Direct Exploration

While we can learn a lot from other people, such as from books, courses, classes, and online resources, I often find it valuable to learn from direct experience, even when doing so is slower and more error-prone.

There’s something special about exploring in the dark, gradually figuring out your own ways to accomplish something instead of having ready-made solutions spoon fed to you.

You can always look up a recipe for any dish you can imagine, but it can be more rewarding to set the cookbooks aside and bumble your way through. Maybe you’ll discover a dish you really like making. One of my favorites – the ultimate rice bowl – wasn’t discovered in any recipe book. I figured it out from personal experimentation. It’s simple and easy to make, and I love making it now and then. And since I figured it out myself, I also know many different ways to vary the recipe and have it still work, and my understanding of rice bowls is more robust because of that. I feel more confident and competent in this area because I’ve mapped much of the territory personally, as opposed to relying on a guide to tell me the highlights.

The risks of experimenting on your own include making more mistakes, getting stuck in pitfalls you could have avoided, and doing extra work to “reinvent the wheel.” But even when you’re rediscovering what’s already known to many other people, the personal experience of discovery can be more rewarding, and your knowledge will likely be less fragile. Your discovery of the wheel will be uniquely your own – and a lot more special than just buying a wheel.

Many years ago I decided to build my own PC by buying all the component parts from various sources and assembling it myself – motherboard, CPU, RAM chips, graphics card, hard drive, case, power supply, etc. It wasn’t worth the effort to save a little money, but I felt a special connection to that PC for years because I assembled it myself. It wasn’t just some mass market machine I’d bought from Dell. And the machine I built worked better and lasted longer than the pre-built ones I bought around the same time.

This month I’ve been experimenting with music composition again, mostly by messing around in Logic Pro. There’s a lot I don’t understand about how to layer a composition, so some of my experiments didn’t sound very good. But even though I could learn this skill faster from people with experience, I like fumbling around to see what I can figure out on my own. The discoveries feel more rewarding when I stumble upon them versus if I learn them from someone else.

This skill comes in handy in business too, especially when diving into something new. I didn’t know how to generate income from blogging when I first started in 2004 because blogging was still relatively new. So I experimented with income generation to figure how to make my work financially sustainable. I still got ideas from other people, but I had to test them in different ways to understand how to apply them to my business. Since I directly experimented a lot, I now know many effective ways to cover expenses and then some, so I feel confident and secure with income generation too. It’s just another rice bowl to me.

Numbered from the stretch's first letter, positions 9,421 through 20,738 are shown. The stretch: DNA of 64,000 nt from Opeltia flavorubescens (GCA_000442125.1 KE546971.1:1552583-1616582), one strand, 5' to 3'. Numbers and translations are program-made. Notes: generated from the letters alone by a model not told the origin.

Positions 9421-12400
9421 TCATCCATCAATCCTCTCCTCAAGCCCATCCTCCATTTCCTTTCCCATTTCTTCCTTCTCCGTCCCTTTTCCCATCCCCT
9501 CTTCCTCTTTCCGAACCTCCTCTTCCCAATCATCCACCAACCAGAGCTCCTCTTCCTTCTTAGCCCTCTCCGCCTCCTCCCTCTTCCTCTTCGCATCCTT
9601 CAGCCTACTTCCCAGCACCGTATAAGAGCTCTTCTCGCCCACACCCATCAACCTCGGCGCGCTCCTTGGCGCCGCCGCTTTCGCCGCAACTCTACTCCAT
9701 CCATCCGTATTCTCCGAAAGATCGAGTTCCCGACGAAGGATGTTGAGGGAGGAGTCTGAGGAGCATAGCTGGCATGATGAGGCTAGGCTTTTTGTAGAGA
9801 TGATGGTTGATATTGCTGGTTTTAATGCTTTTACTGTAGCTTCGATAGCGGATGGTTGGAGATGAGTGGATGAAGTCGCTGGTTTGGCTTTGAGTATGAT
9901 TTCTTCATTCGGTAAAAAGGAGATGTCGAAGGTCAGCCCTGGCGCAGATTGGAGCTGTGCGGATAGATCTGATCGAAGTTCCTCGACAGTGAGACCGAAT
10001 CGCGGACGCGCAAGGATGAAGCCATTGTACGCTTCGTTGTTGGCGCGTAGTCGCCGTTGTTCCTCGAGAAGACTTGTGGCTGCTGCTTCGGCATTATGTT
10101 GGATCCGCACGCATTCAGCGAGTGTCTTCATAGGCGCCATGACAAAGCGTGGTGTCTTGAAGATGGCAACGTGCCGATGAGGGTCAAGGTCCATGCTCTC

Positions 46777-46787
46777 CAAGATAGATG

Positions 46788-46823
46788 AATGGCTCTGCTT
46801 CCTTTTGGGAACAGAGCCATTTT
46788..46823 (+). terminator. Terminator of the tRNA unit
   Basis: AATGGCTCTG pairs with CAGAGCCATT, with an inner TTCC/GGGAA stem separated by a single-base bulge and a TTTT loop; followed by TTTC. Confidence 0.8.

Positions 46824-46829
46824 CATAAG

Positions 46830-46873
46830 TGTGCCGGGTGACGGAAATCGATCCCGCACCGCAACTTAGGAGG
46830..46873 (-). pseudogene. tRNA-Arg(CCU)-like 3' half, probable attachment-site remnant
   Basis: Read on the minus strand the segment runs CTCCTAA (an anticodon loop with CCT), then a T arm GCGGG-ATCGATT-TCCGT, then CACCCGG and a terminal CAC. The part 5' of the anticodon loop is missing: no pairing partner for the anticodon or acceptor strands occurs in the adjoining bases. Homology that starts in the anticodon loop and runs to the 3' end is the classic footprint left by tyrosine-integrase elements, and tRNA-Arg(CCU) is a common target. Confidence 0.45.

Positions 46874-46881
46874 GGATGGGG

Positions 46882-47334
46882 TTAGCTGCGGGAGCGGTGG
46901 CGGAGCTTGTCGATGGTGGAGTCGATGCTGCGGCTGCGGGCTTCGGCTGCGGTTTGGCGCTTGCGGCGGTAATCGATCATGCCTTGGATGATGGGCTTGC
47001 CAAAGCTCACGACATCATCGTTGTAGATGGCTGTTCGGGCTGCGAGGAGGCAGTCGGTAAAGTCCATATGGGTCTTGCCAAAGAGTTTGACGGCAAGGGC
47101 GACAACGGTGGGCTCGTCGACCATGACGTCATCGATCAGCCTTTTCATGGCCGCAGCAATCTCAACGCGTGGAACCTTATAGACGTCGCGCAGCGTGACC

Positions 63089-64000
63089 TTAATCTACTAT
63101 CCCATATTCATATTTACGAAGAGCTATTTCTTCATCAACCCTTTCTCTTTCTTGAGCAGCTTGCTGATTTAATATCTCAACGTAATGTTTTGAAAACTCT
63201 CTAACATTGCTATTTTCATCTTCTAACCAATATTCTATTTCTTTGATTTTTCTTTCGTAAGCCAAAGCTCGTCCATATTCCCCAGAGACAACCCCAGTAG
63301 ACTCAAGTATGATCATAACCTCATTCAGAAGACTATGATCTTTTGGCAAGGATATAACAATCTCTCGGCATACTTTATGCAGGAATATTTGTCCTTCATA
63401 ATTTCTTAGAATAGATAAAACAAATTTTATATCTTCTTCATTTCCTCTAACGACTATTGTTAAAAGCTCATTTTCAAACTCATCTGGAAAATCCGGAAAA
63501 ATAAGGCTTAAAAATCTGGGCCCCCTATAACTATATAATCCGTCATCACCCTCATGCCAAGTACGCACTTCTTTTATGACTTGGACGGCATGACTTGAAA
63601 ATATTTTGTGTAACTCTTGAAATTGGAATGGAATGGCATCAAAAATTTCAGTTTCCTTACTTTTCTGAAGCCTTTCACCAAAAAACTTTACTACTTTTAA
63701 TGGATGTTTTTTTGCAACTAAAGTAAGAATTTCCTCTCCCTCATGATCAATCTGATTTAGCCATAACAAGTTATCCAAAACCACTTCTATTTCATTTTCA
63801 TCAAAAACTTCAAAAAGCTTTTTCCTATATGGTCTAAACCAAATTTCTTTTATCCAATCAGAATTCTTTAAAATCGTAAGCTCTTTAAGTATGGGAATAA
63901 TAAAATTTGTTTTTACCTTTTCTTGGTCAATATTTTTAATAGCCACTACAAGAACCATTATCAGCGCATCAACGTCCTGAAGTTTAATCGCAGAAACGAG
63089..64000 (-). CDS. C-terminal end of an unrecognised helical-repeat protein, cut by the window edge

When you learn from other sources, you may acquire knowledge that’s more structured but also more fragile and rigid. You probably won’t gain the range and flexibility that comes from direct personal exploration.

I have degrees in computer science and mathematics, but what I learned in school wasn’t very helpful when I set out to design and program computer games. Most of the academic knowledge I’d gained was way too narrow and brittle. I advanced faster by studying programming on my own – often just by messing around to see what I could do. I also coded in different languages and on different types of devices. I learned so much more about coding by tackling dozens of small projects than by studying techniques from others. And learning coding on my own was way more fun, engaging, and interesting than formally studying it in school.

This isn’t an either-or proposition. Learning from others can be immensely valuable too. I’ve had some wonderful breakthroughs on that side as well. Just watch out for areas of life where you lean too heavily on the side of structured study and overlook the incredible long-term value of direct exploration. Use formal study to seed your own experimentation, not as a replacement for it.

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Steve Pavlina

Steve Pavlina is an American self-help author, motivational speaker and entrepreneur. He is the author of the web site and the book Personal Development for Smart People.

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